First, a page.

How to spend $1 trillion? Mitch Landrieu wants a say.
By Zolan Kanno-Youngs
Inside this brick-walled town hall just feet away from a freight train line, a crowd of Black, white and Indigenous small-town leaders sat eager to hear how President Joe Biden’s $1 trillion infrastructure plan would help their North Carolina communities.
The mayor of the town of Bear Grass asked how the administration would ensure that the money trickled down to her roughly 100 residents. Another wondered if the funding meant schoolchildren would no longer rely on a bookstore for access to broadband internet. The mayor of Lewiston Woodville asked if her community would finally have a grocery store.
Sitting in front of the crowd was Mitch Landrieu, the former New Orleans mayor now tasked with making sure the huge injection of federal funds reaches those who need the money most.
“It’s our job on the implementation side to stay on it like a dog on a bone and make sure the execution is as close to what the president’s vision is,” Landrieu said in an interview during a recent trip. “If we’re going to have a fight, we have a fight and we can get it resolved sooner rather than later.”
Over the past year, Landrieu has been on a national tour of sorts for Biden’s infrastructure package, hopping commercial flights around the country to pitch the funds for roads, bridges, broadband and clean energy. And while the decisions about how to spend the money largely fall to state leaders, Landrieu is out promoting the plan, sometimes even negotiating with local officials who disagree with the president’s ideas about how best to repair the nation’s crumbling infrastructure in an equitable way.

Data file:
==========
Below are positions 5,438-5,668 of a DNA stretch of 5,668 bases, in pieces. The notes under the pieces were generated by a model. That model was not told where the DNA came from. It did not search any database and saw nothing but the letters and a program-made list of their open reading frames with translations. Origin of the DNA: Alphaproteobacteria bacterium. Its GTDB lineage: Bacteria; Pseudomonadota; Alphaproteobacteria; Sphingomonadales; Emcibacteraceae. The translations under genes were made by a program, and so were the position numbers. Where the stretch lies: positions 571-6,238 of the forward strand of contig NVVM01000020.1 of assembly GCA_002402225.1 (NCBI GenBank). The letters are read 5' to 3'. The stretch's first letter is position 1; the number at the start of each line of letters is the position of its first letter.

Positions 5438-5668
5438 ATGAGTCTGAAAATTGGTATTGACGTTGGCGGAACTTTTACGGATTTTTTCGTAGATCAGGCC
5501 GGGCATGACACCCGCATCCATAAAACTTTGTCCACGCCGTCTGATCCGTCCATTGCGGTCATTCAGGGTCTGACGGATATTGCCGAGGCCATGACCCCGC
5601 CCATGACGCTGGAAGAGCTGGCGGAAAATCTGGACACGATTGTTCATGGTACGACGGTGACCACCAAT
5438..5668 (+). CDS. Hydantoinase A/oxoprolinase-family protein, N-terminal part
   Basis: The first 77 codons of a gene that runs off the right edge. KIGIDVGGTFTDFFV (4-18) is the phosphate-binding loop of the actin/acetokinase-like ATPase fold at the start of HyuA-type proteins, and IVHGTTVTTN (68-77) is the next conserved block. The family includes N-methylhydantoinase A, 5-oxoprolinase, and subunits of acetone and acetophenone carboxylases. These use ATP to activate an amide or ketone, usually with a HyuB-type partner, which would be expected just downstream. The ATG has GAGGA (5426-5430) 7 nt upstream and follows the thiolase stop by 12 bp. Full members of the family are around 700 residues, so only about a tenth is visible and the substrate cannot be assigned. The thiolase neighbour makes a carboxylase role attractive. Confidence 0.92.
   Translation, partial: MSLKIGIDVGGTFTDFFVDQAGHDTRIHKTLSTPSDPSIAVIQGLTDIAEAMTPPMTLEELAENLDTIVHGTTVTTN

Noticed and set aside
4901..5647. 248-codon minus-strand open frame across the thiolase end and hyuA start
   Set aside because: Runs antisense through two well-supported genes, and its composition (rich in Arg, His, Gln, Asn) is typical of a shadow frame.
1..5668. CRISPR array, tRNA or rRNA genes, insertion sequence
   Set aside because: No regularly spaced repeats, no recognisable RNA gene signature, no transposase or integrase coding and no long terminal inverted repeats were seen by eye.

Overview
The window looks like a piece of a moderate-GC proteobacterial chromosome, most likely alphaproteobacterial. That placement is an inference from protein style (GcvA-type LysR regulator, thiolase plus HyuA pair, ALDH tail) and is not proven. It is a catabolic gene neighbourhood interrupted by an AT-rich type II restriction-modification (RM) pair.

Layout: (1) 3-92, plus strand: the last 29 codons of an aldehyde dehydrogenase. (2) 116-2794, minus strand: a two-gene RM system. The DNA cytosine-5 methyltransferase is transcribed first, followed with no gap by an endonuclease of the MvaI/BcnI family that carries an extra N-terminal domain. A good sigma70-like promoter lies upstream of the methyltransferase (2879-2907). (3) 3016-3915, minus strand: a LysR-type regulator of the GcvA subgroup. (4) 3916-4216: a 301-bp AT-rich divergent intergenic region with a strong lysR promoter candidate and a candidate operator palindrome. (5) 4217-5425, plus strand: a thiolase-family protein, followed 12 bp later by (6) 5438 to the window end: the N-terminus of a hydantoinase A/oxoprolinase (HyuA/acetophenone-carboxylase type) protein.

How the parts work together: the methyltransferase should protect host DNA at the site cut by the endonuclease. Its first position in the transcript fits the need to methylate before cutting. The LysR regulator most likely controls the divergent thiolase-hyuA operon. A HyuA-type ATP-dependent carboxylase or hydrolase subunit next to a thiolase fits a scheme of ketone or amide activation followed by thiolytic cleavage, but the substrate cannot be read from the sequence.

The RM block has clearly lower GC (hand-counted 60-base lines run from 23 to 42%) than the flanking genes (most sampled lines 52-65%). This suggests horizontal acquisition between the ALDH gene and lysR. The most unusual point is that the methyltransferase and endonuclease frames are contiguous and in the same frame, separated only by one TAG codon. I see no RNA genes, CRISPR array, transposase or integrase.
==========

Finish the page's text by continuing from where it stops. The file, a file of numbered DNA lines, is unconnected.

Biden has said he wants the money to help repair the damage from the United States’ history of racial disparities in how the government builds roads, highways and other physical infrastructure. State and local officials have often steered roads through Black communities, isolating them from parks or economic gain and destroying neighborhoods.
Before the midterm elections, Landrieu had traveled to 37 cities and spoken to every governor except Ron DeSantis of Florida and Greg Abbott of Texas, both of whom have openly clashed with the Biden administration.
Landrieu discussed the package with the governors’ chiefs of staff instead.
“And they all want the money,” Landrieu said, adding that both states have followed the administration’s recommendation of appointing a local infrastructure coordinator.
Traveling the country with the keys to a $1 trillion infrastructure package is also an effective way to build alliances for a future presidential run. Landrieu is often mentioned as a possible candidate — a path he dismisses when pressed.
“I’m focused on getting this money to the ground,” he said.
A native of the Broadmoor neighborhood of New Orleans, Landrieu helped the city rebound after Hurricane Katrina in part by securing millions of dollars in federal funding. He followed in the footsteps of his father, Moon Landrieu, who helped defend federal civil rights mandates and advocated integration as New Orleans’ mayor. The younger Landrieu confronted the nation’s history of racism himself when he spearheaded the removal of four confederate monuments in New Orleans in 2017.